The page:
• Three-Year Degrees Pros and Cons

    July 26, 2012 by

    “I could have learned all this in one semester.” That’s the groan of graduating college students as they look back on their four-year bachelor programs. Colleges load curricula with general requirement classes that don’t support students’ majors – all for the sake of “culturing” students.

    And that “culture” comes at an expensive price. That’s why a lot of colleges are beginning to offer three-year degrees. They’re cheaper, quicker, and they get students into the workforce or graduate programs sooner.

    In most of these programs, students take more but shorter classes in the fall and spring and some take classes over the summer.

    President Barack Obama is calling to increase the number of American college graduates, hoping to become the global leader in grads by 2020. Colleges are trying to make their programs more accessible by shaving a year off. This also accelerates the degree pipeline, opening up more seats. In 12 years, these colleges can graduate four classes instead of three.

    Also, more students are entering colleges with credits attained from Advanced Placement classes. Some even have a full year’s worth of credits, making the three-year degrees a legitimate option.

    Most colleges do not offer standardized three-year programs. So, students have to sit down with a counselor and map out their curriculum. When students create their own curriculum – instead of being forced to take one – they can be significantly more motivated.

    A three-year degree could also keep students focused on their studies. Freshman year has become known as the “exploring year” of college, as students try out a bunch of different classes, figuring out what they like. They don’t have that luxury with a three-year program.

    But, you can’t argue that less education is better. A four-year degree will prepare students for the workplace better than a three-year degree. The benefit could be marginal and not worth the extra tuition or lost opportunity cost of a year’s salary. But, you never know how a random, general education class could help you.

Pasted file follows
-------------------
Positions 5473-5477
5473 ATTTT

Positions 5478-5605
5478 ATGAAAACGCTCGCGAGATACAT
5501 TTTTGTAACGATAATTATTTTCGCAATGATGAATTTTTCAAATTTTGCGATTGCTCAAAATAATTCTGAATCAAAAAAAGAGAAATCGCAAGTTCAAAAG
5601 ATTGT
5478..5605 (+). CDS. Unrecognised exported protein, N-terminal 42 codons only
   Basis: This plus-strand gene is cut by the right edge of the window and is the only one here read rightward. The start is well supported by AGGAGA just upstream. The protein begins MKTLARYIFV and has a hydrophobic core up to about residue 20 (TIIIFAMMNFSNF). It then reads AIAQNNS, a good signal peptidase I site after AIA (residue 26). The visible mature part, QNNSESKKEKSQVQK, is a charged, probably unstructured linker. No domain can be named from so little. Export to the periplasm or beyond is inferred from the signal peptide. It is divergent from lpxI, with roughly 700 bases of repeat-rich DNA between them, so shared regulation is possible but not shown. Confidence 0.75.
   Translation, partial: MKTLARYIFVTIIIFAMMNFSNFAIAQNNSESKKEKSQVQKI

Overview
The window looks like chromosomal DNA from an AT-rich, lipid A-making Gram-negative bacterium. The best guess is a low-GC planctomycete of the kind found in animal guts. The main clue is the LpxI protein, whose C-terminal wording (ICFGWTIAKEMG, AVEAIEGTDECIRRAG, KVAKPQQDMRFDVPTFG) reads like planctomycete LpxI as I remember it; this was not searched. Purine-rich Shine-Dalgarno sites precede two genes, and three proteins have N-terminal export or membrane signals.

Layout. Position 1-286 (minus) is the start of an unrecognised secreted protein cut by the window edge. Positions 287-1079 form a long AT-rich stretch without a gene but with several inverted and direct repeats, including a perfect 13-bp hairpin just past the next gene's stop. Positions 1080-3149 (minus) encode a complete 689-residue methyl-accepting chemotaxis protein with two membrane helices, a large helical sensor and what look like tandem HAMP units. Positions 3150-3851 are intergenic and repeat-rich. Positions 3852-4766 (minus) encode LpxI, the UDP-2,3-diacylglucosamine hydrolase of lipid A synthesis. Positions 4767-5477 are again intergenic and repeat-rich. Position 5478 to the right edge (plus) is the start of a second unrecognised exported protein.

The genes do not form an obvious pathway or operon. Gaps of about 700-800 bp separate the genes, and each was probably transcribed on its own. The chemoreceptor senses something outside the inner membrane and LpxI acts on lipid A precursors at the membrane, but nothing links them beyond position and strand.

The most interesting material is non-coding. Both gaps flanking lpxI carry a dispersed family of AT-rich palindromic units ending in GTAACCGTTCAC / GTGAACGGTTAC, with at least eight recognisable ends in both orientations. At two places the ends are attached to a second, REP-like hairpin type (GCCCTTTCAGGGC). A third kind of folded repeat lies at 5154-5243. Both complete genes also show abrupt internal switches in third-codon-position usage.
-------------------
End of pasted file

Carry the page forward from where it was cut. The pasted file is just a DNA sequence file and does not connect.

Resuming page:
Consider two marketing graduates: one has a three-year degree, the other a four-year degree, applying for an entry-level marketing job. The position is for an environmental activist client. The three-year grad has no education in the field, but the four-year grad took some geology, political science and environment preservation classes. The four-year grad gets the job.

    A lot of businesses operate on old principles, and a three-year degree is a newer trend. So, the senior managers might have negative perceptions of three-year degrees, believing you need those extra classes to be cultured and to succeed. In a three-year program, you probably won’t be able to pick up a second major or multiple minors.

    A three-year degree does not create as many opportunities to gain valuable experience through internships and organizations. At most, you could have two internships – and none if you take summer classes. Compare that to a four-year grad’s three potential internships. Again, the four-year grad has better job opportunities.

    Three-year programs are great for students who want to go to grad school, as these students will save money on schooling and cost of tutoring but still have plenty of time to earn practical experience through internships and organizations. But, three-year programs could be disadvantageous for students who want to enter the workforce after college. In most cases, they just cannot compete with four-year grads.

    This guest post article was written and provided by Janice Mitchell who is a stay-at- home mother and has homeschooled her children with the help of VarsityTutors.com for over 10 years.

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